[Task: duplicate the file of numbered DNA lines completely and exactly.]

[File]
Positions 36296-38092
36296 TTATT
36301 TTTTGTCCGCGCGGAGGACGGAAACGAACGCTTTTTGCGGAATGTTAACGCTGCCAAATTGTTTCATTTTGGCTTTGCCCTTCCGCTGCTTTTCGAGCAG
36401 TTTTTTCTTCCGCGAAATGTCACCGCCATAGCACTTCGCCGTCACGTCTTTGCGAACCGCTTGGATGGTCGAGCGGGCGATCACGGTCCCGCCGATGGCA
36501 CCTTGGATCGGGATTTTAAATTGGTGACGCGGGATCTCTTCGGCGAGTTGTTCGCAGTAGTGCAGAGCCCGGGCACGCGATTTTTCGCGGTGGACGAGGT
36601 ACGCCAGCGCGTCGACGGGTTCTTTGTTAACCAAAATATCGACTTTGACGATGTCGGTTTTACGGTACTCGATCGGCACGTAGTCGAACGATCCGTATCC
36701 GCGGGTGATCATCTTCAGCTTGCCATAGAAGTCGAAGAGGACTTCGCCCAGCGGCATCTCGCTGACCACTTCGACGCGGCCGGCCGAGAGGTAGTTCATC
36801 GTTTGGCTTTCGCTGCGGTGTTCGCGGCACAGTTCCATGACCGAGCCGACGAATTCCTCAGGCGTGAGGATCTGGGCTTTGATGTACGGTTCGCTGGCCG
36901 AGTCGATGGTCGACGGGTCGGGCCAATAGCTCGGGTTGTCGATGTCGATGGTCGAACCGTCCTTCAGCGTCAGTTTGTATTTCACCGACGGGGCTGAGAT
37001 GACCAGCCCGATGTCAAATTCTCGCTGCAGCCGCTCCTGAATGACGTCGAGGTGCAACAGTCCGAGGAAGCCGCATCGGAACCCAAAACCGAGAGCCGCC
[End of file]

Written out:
Positions 36296-38092
36296 TTATT
36301 TTTTGTCCGCGCGGAGGACGGAAACGAACGCTTTTTGCGGAATGTTAACGCTGCCAAATTGTTTCATTTTGGCTTTGCCCTTCCGCTGCTTTTCGAGCAG
36401 TTTTTTCTTCCGCGAAATGTCACCGCCATAGCACTTCGCCGTCACGTCTTTGCGAACCGCTTGGATGGTCGAGCGGGCGATCACGGTCCCGCCGATGGCA
36501 CCTTGGATCGGGATTTTAAATTGGTGACGCGGGATCTCTTCGGCGAGTTGTTCGCAGTAGTGCAGAGCCCGGGCACGCGATTTTTCGCGGTGGACGAGGT
36601 ACGCCAGCGCGTCGACGGGTTCTTTGTTAACCAAAATATCGACTTTGACGATGTCGGTTTTACGGTACTCGATCGGCACGTAGTCGAACGATCCGTATCC
36701 GCGGGTGATCATCTTCAGCTTGCCATAGAAGTCGAAGAGGACTTCGCCCAGCGGCATCTCGCTGACCACTTCGACGCGGCCGGCCGAGAGGTAGTTCATC
36801 GTTTGGCTTTCGCTGCGGTGTTCGCGGCACAGTTCCATGACCGAGCCGACGAATTCCTCAGGCGTGAGGATCTGGGCTTTGATGTACGGTTCGCTGGCCG
36901 AGTCGATGGTCGACGGGTCGGGCCAATAGCTCGGGTTGTCGATGTCGATGGTCGAACCGTCCTTCAGCGTCAGTTTGTATTTCACCGACGGGGCTGAGAT
37001 GACCAGCCCGATGTCAAATTCTCGCTGCAGCCGCTCCTGAATGACGTCGAGGTGCAACAGTCCGAGGAAGCCGCATCGGAACCCAAAACCGAGAGCCGCC